Some of the episodes of this particular season include The Sermon, where John-Boy has to take over the weekly sermon for the local reverend (John Ritter), who is getting married, while Olivia takes over the classes for the local schoolmarm, who is the reverend’s soon to be wife. In another episode, The Genius, John-Boy is asked to take care of a teenage genius for a weekend. Then, in The Breakdown, Jason has musical ambitions that have to take a back seat to his daily obligations. In The Fledgling, John-Boy is eager to start printing his own newspaper, but first he has to buy a printing press. And finally, in The Collision, John-Boy is off to cover the Spanish Civil War as a young journalist.
"Larry, you sure your bottle of scotch is down there? I didn’t see it."
"For the love of GOD man keep looking!!!!"
Dallas’ season starts off with a shakeup to the status quo, as J.R. is voted out of running Ewing Oil by the family, leaving Bobby to take over; Cliff Barnes had tried to commit suicide, Sue Ellen and J.R. were in the midst of reconciling, Lucy learned she was pregnant, and Bobby found out that Christopher was not J.R.’s son by the late Kristen, which J.R. used to try to blackmail Bobby for risk of taking Christopher away from him and Pam. From there, it’s just the typical Ewing family machinations and shenanigans: J.R. takes over running a competitor’s oil company, Lucy has an abortion, Miss Ellie has Jock declared legally dead and his will is read. In it, Jock divides the company up between Bobby and J.R. and spurs them on to run their half of the business for one year. At the end of that time, whoever is the bigger success will be given controlling interest in the company permanently. This begins a battle for the company between the brothers that lasts the rest of the season. And J.R. had not yet begun to scheme as he seeks to sabotage Bobby at every turn in order to insure his own success. But eventually, Bobby and J.R. will unite against Miss Ellie as she seeks to contest Jock’s will as it’s destroying the family. Eventually, the season ends with a fire that’s started between Ray and J.R. fighting and threatens to destroy the ranch and kill all those trapped within it.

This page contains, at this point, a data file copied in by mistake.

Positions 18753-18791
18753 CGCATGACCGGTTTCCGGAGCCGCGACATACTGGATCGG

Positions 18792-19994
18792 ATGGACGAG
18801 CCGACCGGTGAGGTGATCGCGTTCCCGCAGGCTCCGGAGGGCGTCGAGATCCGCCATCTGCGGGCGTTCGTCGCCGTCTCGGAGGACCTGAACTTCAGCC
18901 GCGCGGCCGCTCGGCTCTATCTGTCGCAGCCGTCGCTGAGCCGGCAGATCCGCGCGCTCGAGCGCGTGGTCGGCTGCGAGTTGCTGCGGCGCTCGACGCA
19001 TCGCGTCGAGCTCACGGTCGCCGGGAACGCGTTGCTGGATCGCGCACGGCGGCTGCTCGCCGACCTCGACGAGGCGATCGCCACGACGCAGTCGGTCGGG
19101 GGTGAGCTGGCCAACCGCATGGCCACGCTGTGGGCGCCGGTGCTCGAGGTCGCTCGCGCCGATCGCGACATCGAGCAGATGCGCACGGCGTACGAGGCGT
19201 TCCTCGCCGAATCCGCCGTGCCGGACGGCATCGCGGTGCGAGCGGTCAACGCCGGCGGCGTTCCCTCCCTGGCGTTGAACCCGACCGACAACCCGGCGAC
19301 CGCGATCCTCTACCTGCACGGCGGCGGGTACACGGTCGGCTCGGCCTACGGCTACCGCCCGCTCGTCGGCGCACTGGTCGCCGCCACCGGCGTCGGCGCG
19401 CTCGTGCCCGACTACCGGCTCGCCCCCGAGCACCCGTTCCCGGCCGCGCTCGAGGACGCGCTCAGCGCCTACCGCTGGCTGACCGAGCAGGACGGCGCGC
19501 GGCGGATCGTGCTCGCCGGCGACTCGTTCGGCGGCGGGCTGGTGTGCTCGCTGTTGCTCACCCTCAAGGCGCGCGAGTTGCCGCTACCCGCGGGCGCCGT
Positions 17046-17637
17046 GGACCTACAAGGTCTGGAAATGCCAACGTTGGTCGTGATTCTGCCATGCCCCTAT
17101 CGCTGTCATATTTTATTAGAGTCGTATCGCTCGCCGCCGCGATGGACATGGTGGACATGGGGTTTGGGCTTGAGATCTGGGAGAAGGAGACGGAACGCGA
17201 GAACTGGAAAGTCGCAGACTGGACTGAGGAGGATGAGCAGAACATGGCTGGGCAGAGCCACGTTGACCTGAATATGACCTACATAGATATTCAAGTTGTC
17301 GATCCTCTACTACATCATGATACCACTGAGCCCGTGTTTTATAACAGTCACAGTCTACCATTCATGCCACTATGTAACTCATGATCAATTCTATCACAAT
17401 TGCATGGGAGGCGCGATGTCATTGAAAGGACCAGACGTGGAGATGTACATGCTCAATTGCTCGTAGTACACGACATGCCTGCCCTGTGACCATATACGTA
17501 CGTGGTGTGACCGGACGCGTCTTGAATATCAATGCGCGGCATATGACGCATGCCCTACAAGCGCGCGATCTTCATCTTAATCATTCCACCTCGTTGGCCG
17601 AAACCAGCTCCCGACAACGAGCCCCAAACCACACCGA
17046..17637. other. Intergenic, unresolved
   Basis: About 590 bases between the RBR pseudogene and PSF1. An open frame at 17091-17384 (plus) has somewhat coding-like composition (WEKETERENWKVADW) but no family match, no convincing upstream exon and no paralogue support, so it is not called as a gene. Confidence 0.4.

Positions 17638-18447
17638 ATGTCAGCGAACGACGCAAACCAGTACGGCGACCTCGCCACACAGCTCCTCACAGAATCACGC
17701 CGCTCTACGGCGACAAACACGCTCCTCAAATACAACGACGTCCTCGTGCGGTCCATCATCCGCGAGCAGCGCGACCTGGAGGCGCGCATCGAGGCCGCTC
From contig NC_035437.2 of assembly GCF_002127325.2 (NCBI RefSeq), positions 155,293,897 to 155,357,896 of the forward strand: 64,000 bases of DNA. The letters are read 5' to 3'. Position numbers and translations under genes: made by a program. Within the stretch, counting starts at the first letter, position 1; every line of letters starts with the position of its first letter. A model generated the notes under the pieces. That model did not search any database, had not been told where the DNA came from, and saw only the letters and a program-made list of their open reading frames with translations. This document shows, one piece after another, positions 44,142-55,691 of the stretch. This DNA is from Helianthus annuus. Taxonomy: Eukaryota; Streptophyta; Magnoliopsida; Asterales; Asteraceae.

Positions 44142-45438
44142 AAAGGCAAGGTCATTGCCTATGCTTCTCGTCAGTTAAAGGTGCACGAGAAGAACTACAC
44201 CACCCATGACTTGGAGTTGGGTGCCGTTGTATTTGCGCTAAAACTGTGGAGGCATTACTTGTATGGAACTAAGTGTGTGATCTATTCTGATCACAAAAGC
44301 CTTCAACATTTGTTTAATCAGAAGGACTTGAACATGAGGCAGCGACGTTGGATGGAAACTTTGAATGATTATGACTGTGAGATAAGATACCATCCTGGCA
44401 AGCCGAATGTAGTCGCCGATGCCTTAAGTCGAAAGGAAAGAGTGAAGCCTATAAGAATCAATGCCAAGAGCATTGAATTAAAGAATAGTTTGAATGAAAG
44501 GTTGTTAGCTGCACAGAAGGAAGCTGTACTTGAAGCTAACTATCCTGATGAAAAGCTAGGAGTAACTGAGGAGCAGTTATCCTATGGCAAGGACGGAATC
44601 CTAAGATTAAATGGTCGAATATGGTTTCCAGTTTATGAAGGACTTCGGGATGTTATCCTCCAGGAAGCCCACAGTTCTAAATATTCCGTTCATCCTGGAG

"Grandpa, I hope I can find a good Christian woman like Grandma and spend my whole life with her."
"Don’t be in a such a hurry, boy. Go out and shag a Colored or two before ya do…"
Despite the inherent differences between the two families, The Waltons and the Ewings, both clans did share a similarity or two, the chief being that they all lived together, either on Waltons Mountain or on South Fork Ranch. But where the Waltons always worked to overcome things together, the Ewings struggled just to keep things from boiling over, usually through the doings of J.R. The “Who Shot J.R.?” plot thread is legendary in the annals of TV and only a show like Dallas could come up with something so tantalizing. The Waltons’ biggest doings never seemed to be more than cooking candy for a bake sale or fixing a tractor or going to church. On a personal note, I watched Dallas faithfully for years, along with millions of Americans. It was a sign of the times, the prosperous and gaudy 1980s rather than the more down home, hardship 1930s. Despite my own predilections against the wholesomeness of shows like The Waltons, you take any couple of episodes of Dallas and you’ll find more than any entire season of Waltons, the show was that layered and that complex. As for special features, with the Waltons you get nada, and Dallas has a quickie featurette, Power and Influence: The Dallas Legacy, about the show in general. So all in all, this ain’t much of a contest.
The Waltons: 5.1 out of 10